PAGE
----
Given the existing legislations, the US market is so lucrative for manufactures/suppliers because when the right opportunity comes (or the window to create an opportunity is available) then within a year a single drug (even a generic one) itself can push the revenues and profits by millions of dollars. US Govt. (Federal as well as States) are working towards new legislations that will radically change the landscape.
IQVIA published its report and released the webinar in May 2019 for the year 2018. The report deals with US prescription drugs market - comprising of branded as well as generic drugs. Over-the-counter (OTC) drugs which require no prescription are NOT covered in this report.
Note: Please download the report ASAP - may get archived in future. If you get an error on registration (too many existing registrations) then use your corporate email id or outlook.com email id. For this report and webinar, they have stopped taking registrations from gmail/yahoo type personal email ids.
The Net Market Size (when referring to US Market, always clarify whether the Brand or Generic sales value referred to is “Gross” or “Net”) of US prescription drugs was around $350 Billion USD. Net reflects the actual realizable sales value by the manufacturer / supplier.
(Supplier in this context is the US front-end company - which could be the manufacturer’s own group company / subsidiary or a different organization with which the manufacturer has tied up. If the manufacturer and supplier are not of the same group, then realization by manufacturer will be as per the revenue or profit sharing terms with the supplier.)
The Gross invoice value was around $480 Bil. USD. This reflects the price at which billing happens from the manufacturer / supplier. The gap between 480 and 350 represents the smoke screen created so that real market price realized by sellers CANNOT be found out. [As the conversation goes in “The Dark Knight Rises”: Theatricality and deception are powerful agents to the uninitiated - Hans Zimmer background music… ]
5.8 Billion prescriptions dispensed in 2018. [Context entire US population is around 330 Million. And these prescriptions could be for different time duration - 1 week / 30 days / 60 days / 90 days - depending on chronic or acute disease treatment]. Apart from conveying a general sense that US folks tend to take a lot of prescription drug medication, this statistic doesn’t give any insight into the Market Volume of drugs.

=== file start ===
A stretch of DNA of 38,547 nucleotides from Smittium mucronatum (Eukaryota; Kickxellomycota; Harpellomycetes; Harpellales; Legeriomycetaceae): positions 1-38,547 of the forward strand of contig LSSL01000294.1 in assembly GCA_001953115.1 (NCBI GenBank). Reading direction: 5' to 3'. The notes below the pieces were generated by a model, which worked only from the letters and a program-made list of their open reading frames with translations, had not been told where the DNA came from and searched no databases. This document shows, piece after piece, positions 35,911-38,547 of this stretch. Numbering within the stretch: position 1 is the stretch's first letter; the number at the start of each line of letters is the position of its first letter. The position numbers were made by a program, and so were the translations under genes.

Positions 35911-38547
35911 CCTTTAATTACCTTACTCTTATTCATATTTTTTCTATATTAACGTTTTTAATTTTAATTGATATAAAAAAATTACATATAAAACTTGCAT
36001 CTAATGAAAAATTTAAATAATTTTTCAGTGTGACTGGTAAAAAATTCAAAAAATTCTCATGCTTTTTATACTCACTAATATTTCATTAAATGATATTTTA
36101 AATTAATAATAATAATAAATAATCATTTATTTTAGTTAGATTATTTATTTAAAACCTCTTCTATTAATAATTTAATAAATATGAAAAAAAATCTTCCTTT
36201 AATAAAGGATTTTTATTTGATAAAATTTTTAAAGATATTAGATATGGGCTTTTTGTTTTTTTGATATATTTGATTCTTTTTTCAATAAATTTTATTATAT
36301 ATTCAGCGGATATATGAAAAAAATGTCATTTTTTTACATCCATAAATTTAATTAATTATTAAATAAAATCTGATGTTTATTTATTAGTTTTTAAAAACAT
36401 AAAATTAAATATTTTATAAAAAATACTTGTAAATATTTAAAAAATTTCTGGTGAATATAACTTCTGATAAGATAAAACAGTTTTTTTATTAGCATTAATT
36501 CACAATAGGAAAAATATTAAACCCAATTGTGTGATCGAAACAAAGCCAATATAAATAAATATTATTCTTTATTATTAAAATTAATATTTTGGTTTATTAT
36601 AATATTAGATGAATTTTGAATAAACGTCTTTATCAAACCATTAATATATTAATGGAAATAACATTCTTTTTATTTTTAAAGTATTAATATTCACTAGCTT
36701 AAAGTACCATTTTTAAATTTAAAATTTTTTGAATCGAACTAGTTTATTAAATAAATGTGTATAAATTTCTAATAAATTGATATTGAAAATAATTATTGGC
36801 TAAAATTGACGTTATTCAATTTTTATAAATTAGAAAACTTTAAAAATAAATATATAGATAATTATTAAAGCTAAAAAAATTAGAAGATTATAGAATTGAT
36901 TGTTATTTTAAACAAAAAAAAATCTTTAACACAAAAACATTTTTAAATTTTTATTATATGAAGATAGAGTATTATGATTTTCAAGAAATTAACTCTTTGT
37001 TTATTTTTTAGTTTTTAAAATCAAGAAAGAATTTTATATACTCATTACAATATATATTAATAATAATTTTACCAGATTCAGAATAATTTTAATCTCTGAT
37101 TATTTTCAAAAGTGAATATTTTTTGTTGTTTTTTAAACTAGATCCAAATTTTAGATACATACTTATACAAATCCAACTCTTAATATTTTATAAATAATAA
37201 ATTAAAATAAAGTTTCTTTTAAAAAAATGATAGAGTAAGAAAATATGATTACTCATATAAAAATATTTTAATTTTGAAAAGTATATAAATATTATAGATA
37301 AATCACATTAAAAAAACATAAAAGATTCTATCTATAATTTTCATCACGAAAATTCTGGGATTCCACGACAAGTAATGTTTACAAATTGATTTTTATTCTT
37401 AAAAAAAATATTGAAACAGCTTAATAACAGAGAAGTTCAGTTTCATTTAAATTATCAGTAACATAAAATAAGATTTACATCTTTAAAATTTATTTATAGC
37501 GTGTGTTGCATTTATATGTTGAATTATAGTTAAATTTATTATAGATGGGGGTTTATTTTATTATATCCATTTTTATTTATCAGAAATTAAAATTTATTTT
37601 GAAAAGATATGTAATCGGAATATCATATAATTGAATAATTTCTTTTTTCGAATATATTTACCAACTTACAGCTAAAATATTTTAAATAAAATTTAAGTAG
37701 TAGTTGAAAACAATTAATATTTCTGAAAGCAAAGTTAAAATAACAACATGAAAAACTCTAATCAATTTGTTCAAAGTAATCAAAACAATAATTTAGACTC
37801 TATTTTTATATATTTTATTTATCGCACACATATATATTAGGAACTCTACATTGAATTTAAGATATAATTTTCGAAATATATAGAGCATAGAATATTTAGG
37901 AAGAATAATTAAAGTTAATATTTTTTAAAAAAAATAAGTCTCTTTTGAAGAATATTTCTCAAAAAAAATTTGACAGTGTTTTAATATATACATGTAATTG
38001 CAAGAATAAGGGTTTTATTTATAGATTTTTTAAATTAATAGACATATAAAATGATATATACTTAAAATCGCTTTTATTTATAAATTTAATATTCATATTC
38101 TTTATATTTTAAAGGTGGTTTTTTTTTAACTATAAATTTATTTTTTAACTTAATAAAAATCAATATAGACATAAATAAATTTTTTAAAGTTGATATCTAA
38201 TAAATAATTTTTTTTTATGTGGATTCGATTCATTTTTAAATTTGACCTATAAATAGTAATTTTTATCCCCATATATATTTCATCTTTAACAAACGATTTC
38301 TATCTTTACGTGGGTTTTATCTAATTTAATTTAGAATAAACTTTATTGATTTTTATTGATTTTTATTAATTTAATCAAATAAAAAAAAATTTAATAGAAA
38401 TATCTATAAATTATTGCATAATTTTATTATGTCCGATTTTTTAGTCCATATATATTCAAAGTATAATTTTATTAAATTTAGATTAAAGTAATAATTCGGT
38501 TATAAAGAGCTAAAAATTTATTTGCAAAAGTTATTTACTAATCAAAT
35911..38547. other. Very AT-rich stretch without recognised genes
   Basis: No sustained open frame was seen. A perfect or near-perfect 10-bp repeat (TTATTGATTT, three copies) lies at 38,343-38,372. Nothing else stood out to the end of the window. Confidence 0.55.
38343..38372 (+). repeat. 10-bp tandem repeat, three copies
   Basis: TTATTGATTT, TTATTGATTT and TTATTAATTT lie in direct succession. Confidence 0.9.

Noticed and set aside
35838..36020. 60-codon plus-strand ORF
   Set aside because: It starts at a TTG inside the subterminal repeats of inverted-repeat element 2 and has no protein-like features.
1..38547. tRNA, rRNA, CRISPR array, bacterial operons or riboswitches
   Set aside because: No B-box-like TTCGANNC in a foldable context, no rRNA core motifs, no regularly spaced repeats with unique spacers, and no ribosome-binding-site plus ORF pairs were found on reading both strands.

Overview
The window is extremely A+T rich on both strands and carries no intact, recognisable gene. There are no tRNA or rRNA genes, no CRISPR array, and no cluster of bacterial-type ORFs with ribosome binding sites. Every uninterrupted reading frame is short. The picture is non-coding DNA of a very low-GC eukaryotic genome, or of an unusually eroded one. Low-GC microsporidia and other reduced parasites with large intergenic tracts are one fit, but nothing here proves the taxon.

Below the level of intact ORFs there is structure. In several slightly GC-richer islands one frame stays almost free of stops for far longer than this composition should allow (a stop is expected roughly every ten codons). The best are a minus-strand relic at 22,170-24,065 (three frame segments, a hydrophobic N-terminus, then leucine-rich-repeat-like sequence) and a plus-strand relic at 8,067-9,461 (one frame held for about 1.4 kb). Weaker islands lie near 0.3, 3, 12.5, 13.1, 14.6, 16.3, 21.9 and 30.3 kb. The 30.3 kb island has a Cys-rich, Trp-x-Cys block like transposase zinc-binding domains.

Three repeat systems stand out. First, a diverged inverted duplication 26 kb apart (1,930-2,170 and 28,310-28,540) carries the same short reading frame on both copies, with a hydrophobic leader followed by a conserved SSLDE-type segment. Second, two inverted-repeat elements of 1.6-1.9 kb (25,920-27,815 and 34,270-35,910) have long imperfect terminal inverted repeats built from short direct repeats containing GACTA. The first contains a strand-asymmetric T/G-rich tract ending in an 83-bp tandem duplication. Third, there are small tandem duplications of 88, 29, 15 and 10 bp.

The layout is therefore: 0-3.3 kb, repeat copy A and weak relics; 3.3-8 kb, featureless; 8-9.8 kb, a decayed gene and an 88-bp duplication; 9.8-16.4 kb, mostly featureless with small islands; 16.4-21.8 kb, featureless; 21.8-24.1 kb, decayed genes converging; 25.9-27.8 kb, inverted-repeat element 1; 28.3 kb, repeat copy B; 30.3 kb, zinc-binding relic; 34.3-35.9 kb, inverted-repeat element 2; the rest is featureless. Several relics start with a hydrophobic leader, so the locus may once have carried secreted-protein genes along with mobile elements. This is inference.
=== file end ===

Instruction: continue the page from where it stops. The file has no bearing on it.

Generics comprise 90% of prescriptions dispensed in volume terms (i.e. units sold of tablets, capsules, injections etc.) *. This reflects success of the Hatch-Waxman Act (or if you wish to sound smart then “Drug Price Competition and Patent Term Restoration Act of 1984”) and the US FDA’s efforts in working towards higher accessibility of Generic Drugs.
Generics volume in market was 75% in the year 2009. So there has been steady increase over the years.
In Value Terms (Net Market Size), Generics share is around 20% i.e. around 70 Billion USD. Over the coming years, off-patent drugs or Para-IV generics will add to this number, while price erosion across the entire generics basket will reduce the number. [Price Erosion defined: Assume the Brand / Innovator drug was sellling at 100$ per bottle. If the Generic drug sells at 2$ per bottle then 98% is the price erosion. I will add Glossary of all the terms - or will find a URL where it already exists.]
So Generics are 90% in Volume Terms and 20% in Value Terms.
Innovator/Brand drugs are 10% in volume terms and 80% in value terms.
Net per capita spend in 2018 was $1,044 (2009 value was $1,000 - so it has gone up only 4.4% in around 10 years.) 330 Million (US Population) * 1044 will roughly give 350 Billion USD Market Size.
Generic competition has intensified fiercely over the last few years. * The ratio of drugs genericized to ANDAs (launched + not launched) has expanded from roughly 1:2 (in 2013) to 1:10 (in 2018). [Please refer Exhibit 19 on Page 25 of the IQVIA 2018 report. Will share screen-shots only if IQVIA gives its permission.]
So for each new drug which becomes generic, on an average there are 10 competitors in the market now. [The era of Sole-FTFs is long over! These days its common to have 10-15 shared FTFs]